In his first Roundtable essay, Anthony Turton presented a perceptive analysis of the linkages among water scarcity, electricity demands, and climate change in South Africa. He also outlined inspiring ideas about easing that country's water constraints by using nuclear energy in the desalination of seawater. It is my view, however, that while Turton's ideas may be sound for South Africa, they have limited applicability in many other places -- including China.
If nuclear energy is to be developed in a sustainable fashion, cost-benefit ratios must always be kept clearly in mind -- and in different locations, nuclear power can present starkly different cost-benefit ratios. In developing countries with constrained water supplies and less constrained electricity supplies, it may make sense to use nuclear energy to desalinate seawater (and even to pump it to remote locations). But in developing nations where the population suffers from an urgent shortage of electricity, the idea of consuming a great deal of power to produce fresh water would seem to lack a firm economic basis.
China, a country whose economy and electricity needs are both growing rapidly, currently operates 15 nuclear reactors. More than one of these plants is used for desalinating seawater, but only when, as is the case with the Hongyanhe facility in Liaoning province, desalination is unavoidable. The pressurized water reactors at the Hongyanhe facility require a great deal of fresh water to operate, and the local supply of fresh water is inadequate for this purpose. Therefore, the plant has been designed to desalinate over 10,000 cubic meters of seawater daily for its own operation.
Significantly, the desalination technology that the plant has adopted is reverse osmosis. The choice is significant because reverse osmosis consumes less energy per unit of fresh water produced than do other desalination methods, rendering the energy needs and economic costs of desalination acceptable to the plant's operators. But -- according to an interview I recently conducted with a senior economist at China Guangdong Nuclear Power Group, the plant's owner -- the company has no plans to desalinate more seawater than the Hongyanhe facility needs for its own operation.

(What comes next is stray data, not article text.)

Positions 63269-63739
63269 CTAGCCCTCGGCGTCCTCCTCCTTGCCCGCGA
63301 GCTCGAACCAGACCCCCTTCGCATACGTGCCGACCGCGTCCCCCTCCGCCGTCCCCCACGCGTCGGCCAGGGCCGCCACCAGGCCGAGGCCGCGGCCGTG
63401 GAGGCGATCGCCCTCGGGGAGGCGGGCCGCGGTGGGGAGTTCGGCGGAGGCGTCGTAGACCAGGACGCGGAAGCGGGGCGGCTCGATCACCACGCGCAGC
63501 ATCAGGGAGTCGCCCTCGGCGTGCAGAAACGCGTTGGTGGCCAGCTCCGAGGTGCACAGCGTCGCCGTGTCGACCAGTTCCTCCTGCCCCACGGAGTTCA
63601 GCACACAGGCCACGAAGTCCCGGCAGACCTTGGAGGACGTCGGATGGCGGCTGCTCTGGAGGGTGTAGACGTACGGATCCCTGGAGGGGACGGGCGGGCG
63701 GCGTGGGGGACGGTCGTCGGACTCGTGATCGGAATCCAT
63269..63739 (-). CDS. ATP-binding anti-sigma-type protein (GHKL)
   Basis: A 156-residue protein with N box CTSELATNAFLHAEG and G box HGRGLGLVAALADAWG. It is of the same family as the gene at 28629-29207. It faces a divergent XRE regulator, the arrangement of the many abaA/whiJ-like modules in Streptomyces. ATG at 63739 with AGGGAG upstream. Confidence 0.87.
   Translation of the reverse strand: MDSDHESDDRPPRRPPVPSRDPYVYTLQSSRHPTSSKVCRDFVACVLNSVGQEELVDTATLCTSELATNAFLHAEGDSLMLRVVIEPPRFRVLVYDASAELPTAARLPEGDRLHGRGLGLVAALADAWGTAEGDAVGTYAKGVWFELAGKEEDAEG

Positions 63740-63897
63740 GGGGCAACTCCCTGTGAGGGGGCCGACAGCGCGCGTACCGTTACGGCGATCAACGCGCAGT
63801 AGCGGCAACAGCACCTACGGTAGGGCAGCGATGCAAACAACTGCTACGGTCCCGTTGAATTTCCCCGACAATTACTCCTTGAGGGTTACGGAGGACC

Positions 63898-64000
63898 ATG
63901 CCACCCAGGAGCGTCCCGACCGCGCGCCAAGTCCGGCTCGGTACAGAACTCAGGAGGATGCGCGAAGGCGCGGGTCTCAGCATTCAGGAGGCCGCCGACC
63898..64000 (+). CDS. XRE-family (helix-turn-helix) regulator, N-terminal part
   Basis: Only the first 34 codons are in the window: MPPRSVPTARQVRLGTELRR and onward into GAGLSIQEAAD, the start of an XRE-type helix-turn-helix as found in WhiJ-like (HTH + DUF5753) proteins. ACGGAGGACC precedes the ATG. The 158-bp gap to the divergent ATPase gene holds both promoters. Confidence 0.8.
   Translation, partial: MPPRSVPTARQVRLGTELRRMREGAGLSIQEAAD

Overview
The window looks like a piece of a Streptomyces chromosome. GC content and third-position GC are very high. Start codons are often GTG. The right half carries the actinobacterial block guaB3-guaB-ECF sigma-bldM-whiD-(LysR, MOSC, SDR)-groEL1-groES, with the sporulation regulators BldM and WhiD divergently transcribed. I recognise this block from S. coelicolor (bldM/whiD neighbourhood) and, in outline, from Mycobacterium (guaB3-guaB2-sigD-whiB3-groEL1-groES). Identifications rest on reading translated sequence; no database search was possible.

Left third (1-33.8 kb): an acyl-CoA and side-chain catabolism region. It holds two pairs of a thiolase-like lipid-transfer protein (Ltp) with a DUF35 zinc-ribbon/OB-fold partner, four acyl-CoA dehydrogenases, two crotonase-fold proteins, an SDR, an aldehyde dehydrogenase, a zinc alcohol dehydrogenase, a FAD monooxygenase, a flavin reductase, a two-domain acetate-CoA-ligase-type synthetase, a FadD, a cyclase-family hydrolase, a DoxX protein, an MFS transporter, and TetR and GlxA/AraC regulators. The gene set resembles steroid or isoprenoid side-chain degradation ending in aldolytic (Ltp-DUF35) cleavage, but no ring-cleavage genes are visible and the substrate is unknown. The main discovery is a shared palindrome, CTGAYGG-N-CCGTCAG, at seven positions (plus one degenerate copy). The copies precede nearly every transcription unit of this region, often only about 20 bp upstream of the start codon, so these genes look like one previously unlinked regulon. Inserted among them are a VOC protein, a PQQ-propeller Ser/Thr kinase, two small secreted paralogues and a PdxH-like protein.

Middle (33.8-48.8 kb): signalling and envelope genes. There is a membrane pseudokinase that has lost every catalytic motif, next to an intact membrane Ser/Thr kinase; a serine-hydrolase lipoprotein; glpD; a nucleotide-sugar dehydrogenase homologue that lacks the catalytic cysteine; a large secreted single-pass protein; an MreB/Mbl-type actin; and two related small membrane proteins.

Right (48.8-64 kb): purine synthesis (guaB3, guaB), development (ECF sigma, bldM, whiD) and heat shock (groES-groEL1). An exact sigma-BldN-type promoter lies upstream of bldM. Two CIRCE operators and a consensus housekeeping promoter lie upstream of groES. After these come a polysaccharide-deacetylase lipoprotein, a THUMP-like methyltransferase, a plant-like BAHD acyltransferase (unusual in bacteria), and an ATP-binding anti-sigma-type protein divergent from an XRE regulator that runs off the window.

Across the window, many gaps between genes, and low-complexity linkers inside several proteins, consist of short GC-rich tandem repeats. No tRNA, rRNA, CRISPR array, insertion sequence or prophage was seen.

The company's decisions regarding desalination reflect a trade-off between water demands and power demands; such trade-offs are common in the developing world, where many countries require more water, more electricity, or both. I believe that, in a world where 1.5 billion people lack access to electricity, it is power demands that, on the whole, are more acute than water demands.
This is not to minimize the severity of water shortages in many countries, least of all in Africa -- where persistent drought in nations such as Sudan and Somalia has contributed to bloody conflicts in recent years. And because persistent drought in some regions is among the expected outcomes of global warming, it is hard not to associate drought-related conflicts with increased levels of carbon dioxide in the atmosphere. Therefore, so that the climatic challenges facing countries such as Sudan can be minimized, countries around the world must increase their efforts to reduce emissions of carbon dioxide -- for instance, through greater use of low-carbon energy sources like nuclear power. There is no guarantee that nuclear energy will forestall the worst effects of climate change, but hope at least lies in that direction.
Finally, I would take some issue with Turton's assertions that South Africa "has large reserves of thorium" and "is ideally positioned to utilize thorium-based power reactors." I find these statements too optimistic and perhaps oversimplified -- in view of the fact that India, a country with greater thorium reserves than South Africa, with well-known ambitions in thorium technology, and with 20 nuclear reactors currently in operation, nonetheless relies primarily on pressurized heavy water reactors at its nuclear facilities. Thorium-based power reactors are of course a wonderful idea. But like fast breeder reactors, they belong more to the future than to the present. Many years are likely to pass before thorium reactors become a mature technology.